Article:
Vietnam has made considerable progress in the business regulatory environment over the past year but there is still a lot more room for improvement, said the World Bank's vice president of Financial and Private Sector Development Janamitra Devan on Nov. 8.
He was speaking at a workshop titled "Vietnam Business Climate Reforms: Looking forward from Doing Business 2011" in Hanoi.
This progress was reflected by the 10-position-jump from 88 in Doing Business 2010 to 78 in Doing Business 2011 overtaking China to rank 11th in the Asia-Pacific region. Areas that improved the most included starting a business, dealing with construction permits and obtaining credit.
Doing Business, which provides objective measures of business regulations for local firms in 183 economies annually, focuses on regulations relevant to the life cycle of small to medium-size domestic businesses, built on standardised case scenarios.
Devan said Vietnam still lagged behind other economies when it came to effective tax collection, ranking 124 globally.
"Paying tax is a complicated and time-consuming procedure, this area can be pushed to make further improvements," he said.
Devan said despite improvements in other areas, Vietnam
continued to rank in the bottom ten for protecting investors. It was one of two countries that received a zero rating in the extent of director liability index and consequently maintained its position of 173 in the world.
"Making directors liable and allowing shareholders to sue them, addressed in Decree 102, is very new to Vietnam and perhaps we won't see an immediate impact," he said.
The bank's vice president said in the area of starting a business, although Vietnam had jumped 14 positions, its ranking was still quite low.
The new Decree 43 on business registration had helped by enabling online registration but unlike in many other countries, it was still necessary to have registration approved by a Government agency who would then issue a registration certificate.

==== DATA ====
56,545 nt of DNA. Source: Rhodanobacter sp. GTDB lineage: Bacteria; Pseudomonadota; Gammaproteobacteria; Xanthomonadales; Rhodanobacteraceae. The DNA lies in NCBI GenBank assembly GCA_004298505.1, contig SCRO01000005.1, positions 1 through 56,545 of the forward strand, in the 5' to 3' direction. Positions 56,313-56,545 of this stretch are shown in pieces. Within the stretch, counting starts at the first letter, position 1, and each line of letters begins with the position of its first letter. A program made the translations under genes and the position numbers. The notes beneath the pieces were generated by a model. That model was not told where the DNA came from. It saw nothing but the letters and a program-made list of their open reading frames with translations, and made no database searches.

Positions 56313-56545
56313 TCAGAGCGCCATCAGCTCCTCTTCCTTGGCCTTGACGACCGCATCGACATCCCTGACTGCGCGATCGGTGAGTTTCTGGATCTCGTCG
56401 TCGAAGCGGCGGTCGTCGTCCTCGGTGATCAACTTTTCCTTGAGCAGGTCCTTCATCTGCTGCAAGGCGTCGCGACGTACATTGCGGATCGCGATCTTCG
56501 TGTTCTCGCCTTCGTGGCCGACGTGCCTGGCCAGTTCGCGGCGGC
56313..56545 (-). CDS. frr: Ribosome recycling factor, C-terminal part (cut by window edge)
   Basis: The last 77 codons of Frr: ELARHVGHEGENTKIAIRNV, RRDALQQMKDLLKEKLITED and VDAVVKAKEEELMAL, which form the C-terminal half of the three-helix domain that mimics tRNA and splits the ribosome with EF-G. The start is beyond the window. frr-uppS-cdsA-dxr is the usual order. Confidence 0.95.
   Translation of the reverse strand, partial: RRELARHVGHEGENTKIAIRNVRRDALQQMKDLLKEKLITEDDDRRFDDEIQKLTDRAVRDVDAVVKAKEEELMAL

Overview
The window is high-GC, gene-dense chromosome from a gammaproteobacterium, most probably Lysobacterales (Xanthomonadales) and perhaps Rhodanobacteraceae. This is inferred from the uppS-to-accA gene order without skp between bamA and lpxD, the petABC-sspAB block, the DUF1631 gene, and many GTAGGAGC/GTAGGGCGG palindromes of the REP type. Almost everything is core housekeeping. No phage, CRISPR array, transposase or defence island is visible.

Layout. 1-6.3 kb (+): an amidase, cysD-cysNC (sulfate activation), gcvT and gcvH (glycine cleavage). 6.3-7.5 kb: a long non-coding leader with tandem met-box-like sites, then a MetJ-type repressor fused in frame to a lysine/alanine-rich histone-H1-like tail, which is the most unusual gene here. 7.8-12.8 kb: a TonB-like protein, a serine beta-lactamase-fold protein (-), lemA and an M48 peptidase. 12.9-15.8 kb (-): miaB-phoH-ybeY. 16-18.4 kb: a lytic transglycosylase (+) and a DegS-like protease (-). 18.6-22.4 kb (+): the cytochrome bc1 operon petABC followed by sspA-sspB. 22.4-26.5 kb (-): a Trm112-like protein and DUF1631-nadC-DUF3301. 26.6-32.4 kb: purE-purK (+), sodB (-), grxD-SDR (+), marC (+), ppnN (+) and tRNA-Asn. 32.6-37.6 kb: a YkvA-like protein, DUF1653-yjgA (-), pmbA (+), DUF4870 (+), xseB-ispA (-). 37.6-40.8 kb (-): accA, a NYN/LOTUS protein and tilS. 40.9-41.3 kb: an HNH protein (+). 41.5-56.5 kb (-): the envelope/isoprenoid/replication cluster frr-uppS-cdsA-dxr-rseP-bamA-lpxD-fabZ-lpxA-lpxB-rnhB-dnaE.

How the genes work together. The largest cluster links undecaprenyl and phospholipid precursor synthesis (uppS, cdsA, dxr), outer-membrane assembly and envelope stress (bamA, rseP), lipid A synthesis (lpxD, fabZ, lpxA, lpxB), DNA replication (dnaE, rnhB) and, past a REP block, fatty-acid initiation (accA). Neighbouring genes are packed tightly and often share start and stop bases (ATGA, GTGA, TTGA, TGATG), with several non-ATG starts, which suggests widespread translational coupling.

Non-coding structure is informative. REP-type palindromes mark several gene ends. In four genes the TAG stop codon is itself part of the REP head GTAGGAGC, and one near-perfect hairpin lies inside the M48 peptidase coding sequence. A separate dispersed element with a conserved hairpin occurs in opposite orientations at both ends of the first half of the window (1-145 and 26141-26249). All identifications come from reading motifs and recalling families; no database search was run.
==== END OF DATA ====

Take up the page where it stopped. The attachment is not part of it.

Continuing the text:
"The efficiency of Decree 43's implementation would be greatly enhanced if the entire registration procedure could be done online," he said.
Deputy director of the Prime Minister's Special Task Force for Administrative Procedural Reform Ngo Hai Phan said Vietnamwould have received a higher ranking if the survey had been carried out later in the year.
"The survey was conducted between May 2009 and May 2010 while Vietnam started implementing a lot of administrative reforms in June which weren't reflected in this year's Doing Business report."
Phan said that for tax purposes, businesses were allowed to print their own invoices and small and medium-size enterprises only had to declare tax every three months, rather than on a monthly basis as before.
He also said the regulation on the "valid period for construction start-up" in the construction licence had been eliminated, thereby eliminating all the procedures related to the extension of construction licenses.
"These reforms had direct benefits for the business community," said Minister Nguyen Xuan Phuc, Chairman of the Office of the Government.
Phuc said it took time to fully implement the nearly 5,000 administrative procedures because the process involved amendments and supplements to a large number of legal documents.
He called on the business community to continue to cooperate in monitoring the implementation of the administrative procedure simplification plans.
Devan emphasised that the important factor would be how Vietnam move forward further.